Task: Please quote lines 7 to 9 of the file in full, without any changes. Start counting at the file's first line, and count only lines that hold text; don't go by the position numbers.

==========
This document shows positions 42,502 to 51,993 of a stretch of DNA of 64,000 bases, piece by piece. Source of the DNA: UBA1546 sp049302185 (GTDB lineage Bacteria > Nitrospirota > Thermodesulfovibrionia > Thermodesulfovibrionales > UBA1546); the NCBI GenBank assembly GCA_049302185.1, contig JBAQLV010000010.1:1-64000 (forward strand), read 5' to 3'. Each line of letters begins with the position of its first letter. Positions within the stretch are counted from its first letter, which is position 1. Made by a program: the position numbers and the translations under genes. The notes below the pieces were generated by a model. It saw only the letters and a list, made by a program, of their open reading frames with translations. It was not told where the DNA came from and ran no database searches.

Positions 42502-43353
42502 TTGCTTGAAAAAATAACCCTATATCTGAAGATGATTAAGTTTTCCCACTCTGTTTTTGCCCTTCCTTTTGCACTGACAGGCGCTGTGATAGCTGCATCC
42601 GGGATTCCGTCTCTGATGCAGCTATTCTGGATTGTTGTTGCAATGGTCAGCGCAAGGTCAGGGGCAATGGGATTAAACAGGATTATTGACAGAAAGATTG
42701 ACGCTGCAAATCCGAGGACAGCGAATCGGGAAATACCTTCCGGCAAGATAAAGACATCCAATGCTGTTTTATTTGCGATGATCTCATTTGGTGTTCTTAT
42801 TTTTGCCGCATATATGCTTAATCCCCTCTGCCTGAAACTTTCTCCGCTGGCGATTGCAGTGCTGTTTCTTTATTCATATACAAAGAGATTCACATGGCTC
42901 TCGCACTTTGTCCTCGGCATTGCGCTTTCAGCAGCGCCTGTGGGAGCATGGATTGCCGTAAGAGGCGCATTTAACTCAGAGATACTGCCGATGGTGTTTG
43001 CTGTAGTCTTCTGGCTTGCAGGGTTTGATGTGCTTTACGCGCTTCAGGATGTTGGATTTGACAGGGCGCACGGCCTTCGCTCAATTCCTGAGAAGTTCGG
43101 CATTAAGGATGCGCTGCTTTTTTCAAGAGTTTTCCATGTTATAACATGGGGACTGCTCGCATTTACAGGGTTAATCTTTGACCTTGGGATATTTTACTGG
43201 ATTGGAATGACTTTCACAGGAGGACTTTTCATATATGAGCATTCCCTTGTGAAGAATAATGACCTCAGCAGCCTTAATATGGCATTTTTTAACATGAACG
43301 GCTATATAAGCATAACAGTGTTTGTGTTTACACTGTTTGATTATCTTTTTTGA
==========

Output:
42901 TCGCACTTTGTCCTCGGCATTGCGCTTTCAGCAGCGCCTGTGGGAGCATGGATTGCCGTAAGAGGCGCATTTAACTCAGAGATACTGCCGATGGTGTTTG
43001 CTGTAGTCTTCTGGCTTGCAGGGTTTGATGTGCTTTACGCGCTTCAGGATGTTGGATTTGACAGGGCGCACGGCCTTCGCTCAATTCCTGAGAAGTTCGG
43101 CATTAAGGATGCGCTGCTTTTTTCAAGAGTTTTCCATGTTATAACATGGGGACTGCTCGCATTTACAGGGTTAATCTTTGACCTTGGGATATTTTACTGG